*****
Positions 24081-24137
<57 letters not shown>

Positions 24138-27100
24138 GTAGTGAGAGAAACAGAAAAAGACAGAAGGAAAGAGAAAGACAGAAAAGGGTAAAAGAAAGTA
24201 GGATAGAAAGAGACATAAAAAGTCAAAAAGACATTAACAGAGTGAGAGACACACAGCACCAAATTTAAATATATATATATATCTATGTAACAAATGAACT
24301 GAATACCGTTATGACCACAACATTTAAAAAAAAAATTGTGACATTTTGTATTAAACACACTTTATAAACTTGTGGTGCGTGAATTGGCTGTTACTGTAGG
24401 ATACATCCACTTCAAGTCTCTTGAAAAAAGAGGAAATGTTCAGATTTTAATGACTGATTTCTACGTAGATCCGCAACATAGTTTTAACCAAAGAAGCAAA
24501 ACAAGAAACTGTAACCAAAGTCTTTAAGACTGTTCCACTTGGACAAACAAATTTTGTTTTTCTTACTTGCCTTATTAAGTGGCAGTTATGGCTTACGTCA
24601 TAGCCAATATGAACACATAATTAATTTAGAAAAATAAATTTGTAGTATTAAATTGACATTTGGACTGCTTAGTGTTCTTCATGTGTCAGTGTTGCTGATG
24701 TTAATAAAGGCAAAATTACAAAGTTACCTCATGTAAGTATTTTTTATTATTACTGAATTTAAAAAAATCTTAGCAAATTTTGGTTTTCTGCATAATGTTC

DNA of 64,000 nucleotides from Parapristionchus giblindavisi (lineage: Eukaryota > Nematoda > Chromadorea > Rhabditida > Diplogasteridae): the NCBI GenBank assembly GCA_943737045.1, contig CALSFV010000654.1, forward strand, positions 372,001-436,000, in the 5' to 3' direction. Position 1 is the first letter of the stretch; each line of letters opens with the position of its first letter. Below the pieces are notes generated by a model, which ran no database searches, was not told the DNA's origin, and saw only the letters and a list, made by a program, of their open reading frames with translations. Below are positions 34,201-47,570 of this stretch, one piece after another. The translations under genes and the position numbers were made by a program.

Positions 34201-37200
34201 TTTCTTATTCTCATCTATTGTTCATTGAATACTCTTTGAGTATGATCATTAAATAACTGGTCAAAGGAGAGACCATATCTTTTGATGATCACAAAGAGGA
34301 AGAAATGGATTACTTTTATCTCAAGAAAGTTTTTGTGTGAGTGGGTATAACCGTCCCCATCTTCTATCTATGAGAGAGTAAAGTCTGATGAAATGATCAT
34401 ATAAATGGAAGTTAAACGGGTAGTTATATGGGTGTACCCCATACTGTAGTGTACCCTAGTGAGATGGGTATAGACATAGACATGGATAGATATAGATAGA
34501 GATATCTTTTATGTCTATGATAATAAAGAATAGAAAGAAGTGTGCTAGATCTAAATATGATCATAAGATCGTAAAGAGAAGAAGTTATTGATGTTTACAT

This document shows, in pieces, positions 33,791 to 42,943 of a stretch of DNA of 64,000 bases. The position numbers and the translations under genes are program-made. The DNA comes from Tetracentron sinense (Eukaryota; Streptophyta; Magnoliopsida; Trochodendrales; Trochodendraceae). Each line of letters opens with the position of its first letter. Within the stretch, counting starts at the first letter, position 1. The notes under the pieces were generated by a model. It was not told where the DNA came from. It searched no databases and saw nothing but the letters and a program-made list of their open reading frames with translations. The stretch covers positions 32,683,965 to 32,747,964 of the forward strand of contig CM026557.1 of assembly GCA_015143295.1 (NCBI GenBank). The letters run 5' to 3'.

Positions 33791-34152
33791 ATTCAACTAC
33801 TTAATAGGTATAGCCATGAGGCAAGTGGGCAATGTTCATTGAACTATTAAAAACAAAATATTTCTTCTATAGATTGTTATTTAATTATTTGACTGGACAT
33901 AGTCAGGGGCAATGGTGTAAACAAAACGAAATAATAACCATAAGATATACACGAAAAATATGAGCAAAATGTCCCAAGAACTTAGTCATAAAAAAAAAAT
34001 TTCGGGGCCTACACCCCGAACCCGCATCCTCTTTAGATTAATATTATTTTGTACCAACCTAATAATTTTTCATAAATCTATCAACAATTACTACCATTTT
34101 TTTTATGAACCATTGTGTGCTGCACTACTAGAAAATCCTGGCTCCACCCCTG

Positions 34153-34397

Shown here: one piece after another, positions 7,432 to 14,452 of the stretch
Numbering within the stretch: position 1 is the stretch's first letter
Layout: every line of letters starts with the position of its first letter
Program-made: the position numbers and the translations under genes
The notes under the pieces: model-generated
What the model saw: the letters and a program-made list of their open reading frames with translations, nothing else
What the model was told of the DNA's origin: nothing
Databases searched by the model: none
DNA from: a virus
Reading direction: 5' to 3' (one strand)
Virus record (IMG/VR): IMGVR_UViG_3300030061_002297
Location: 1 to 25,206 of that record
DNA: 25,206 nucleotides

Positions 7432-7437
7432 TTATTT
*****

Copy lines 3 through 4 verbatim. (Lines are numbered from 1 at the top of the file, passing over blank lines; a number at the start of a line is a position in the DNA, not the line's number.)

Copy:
Positions 24138-27100
24138 GTAGTGAGAGAAACAGAAAAAGACAGAAGGAAAGAGAAAGACAGAAAAGGGTAAAAGAAAGTA